editor: Christiana Donat
Water Harvesting against Droughts in Indian Villages
by Rainer Hoerig
Take 1: Jyoti Amle B 208 (Marathi)
„What shall I say? We depend on mother nature for our survival. In our fields, just about one hectar, we grow millets, vegetables and fodder for our cattle. My husband occasionally earns some money as a painter. But it is never enough to make ends meet.”
Every day Jyoti Amle has to walk for miles to the next village to fetch water. She returns with two heavily laden pots on her head. Two pitchers of water for a family of four – that is just enough for cooking and drinking. Even when temperatures rise beyond 40 degrees celsius, to have a bath is near to impossible. Jyoti Amle wipes sweat off her face and expresses hope that the new watershed-development project in her village Ambewadi may put an end to her curse.Bald ranges of hills, covered only with dry grass and withered shrubs stretch from Bombay eastwards into the hinterland of India’s Union State of Maharashtra. Here it rains just for a few weeks during the monsoon, hardly more than 300 mm per year. Even in normal years many wells fall dry during summer. During the last big drought in 1972 peasants and herdsmen fled in hundreds of thousands across the hills to the coastal areas or to their city-based relatives. There was no question of working in the fields, so farmers doused their sorrows in illegally brewed liquor. Drinking fostered quarrels and cheating in the villages, the community got poisoned. Many people resigned to apathy.
The six hamlets of Ambewadi are situated in a steep depression carved out of the bone-dry highlands by several rivulets. Huge, dark bolders lie around in the lightbrown savanna as if strewn around by Cyclopes. A dash of colour at one hillside attracts attention. A group of village women clad in colourful saris shovel up a knee-high earthwall that stretches along the hill at right angles to the slope. This is “shramdhan”, a voluntary work-exercise, they explain with a smile. Since Ambewadi has joined the watershed development scheme, every family contributes with voluntary efforts like this one. By digging shallow ditches and small dams, precious rainwater will be collected and saved for the scorching summer. Dhaulat Wable, a respected and experienced farmer supervises the work.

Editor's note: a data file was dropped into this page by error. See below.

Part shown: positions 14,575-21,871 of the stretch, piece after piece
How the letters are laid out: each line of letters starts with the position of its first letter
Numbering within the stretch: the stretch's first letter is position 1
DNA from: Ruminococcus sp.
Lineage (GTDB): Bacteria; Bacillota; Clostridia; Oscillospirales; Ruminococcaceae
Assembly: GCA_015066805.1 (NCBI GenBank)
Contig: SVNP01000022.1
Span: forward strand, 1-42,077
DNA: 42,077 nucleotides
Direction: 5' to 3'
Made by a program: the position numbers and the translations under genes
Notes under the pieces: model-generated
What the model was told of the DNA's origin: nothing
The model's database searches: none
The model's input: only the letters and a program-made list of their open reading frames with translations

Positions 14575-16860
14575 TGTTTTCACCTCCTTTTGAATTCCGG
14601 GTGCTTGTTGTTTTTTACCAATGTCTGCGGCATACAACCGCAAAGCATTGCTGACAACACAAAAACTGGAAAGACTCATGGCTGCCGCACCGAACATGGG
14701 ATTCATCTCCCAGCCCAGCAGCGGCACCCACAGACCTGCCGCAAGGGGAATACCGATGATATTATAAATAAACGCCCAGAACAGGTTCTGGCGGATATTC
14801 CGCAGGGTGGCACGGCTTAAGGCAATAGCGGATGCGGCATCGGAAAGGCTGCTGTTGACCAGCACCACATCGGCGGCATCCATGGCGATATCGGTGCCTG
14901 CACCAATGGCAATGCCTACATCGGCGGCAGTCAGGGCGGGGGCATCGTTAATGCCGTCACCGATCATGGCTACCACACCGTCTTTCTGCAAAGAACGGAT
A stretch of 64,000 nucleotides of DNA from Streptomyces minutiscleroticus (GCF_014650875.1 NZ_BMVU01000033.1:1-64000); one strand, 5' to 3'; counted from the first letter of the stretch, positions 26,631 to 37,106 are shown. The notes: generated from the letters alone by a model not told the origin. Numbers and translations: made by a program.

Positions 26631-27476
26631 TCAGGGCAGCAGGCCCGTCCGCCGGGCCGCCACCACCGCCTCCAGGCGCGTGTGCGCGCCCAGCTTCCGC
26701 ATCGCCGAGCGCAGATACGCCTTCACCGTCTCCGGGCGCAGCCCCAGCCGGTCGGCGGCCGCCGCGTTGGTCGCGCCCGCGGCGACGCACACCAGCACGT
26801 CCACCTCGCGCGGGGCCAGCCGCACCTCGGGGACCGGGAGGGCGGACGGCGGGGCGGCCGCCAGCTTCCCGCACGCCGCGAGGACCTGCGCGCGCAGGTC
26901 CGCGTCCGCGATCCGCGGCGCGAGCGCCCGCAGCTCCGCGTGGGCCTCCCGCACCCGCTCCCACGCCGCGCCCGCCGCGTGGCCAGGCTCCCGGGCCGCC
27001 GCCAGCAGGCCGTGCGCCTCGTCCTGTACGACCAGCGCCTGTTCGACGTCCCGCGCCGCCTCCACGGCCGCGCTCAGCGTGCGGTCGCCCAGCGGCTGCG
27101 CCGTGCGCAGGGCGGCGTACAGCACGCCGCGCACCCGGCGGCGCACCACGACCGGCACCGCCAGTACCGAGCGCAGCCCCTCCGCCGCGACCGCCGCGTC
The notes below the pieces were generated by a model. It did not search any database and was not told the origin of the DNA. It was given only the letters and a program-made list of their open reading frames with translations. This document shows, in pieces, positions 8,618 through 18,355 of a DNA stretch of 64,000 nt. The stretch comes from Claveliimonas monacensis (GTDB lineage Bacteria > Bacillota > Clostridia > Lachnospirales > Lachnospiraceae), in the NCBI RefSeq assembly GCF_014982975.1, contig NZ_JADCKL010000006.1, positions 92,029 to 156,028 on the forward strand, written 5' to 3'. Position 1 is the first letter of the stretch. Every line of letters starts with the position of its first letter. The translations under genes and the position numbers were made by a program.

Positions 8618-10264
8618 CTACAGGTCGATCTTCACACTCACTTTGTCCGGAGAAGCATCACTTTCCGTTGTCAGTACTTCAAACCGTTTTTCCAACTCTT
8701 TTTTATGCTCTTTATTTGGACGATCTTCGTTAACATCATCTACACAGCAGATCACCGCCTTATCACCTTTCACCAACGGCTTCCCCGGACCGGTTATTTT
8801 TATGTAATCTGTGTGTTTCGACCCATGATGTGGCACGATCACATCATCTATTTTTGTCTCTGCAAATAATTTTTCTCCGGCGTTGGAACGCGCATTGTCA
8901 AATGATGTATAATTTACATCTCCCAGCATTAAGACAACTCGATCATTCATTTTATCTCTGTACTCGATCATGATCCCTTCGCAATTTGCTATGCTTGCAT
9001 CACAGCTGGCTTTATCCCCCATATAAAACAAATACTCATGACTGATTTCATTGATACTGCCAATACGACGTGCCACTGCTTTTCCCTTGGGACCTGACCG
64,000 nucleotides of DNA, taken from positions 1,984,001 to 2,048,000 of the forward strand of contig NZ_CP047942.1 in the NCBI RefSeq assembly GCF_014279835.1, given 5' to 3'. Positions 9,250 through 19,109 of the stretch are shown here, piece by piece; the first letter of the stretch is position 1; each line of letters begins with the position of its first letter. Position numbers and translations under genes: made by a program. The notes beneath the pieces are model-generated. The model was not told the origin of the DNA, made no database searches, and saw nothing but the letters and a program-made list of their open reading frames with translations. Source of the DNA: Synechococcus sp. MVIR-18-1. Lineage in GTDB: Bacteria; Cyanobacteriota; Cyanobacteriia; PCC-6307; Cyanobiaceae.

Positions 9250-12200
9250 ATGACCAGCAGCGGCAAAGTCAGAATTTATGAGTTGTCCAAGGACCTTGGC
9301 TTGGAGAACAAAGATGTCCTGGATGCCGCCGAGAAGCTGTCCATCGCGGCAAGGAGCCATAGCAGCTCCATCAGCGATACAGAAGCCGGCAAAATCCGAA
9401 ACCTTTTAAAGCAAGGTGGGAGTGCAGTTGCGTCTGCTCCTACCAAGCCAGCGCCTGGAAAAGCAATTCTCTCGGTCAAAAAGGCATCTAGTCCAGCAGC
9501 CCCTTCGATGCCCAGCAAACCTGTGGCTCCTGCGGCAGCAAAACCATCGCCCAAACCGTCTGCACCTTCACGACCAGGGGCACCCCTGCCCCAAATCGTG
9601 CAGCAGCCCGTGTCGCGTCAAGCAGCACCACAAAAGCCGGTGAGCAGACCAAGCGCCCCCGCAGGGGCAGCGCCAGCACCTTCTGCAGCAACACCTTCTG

Take 2: Dhaulat Wable A 478/500/520/534 (Marathi)
„Sixty years ago, when I was still a small boy, there was forest all over the hills. But because the population increased, agricultural areas had to be expanded, at the cost of forests of course. If anybody needed money for a marriage party or a hospital treatment, he just went to the forest, cut a tree and sold it. But we have payed dearly for the sins of our parents. For years drought haunted us, we went hungry, because harvests failed. Only after the whole village opted for watershed development did our life become secure again!”
“Watershed development” means digging of contour trenches along hill slopes, blocking of culverts by a series of small earthen dams, the installation of small reservoirs in rivulets near the fields. These cost-effective waterworks slow down soil erosion and help to arrest precious rainwater, so that it can percolate into the soil thus enriching underground water reserves. A ban on free grazing is effected by the village community, saplings are planted near the trenches on the slopes. The landscape is being greened again.The effect is visible even after one rainy season. The more this kind of ecological restoration progresses, the more water collects in the wells. Soon fields can be irrigated again and an additional harvest be brought in. As with many development projects the more effluent amongst the village folk would harvest most of the benefits. But the project authorities, a voluntary organisation founded by Jesuit fathers in the nearby town of Ahmednagar pay special attention to the landless by providing jobs to them in the construction of check- dams and in afforestation.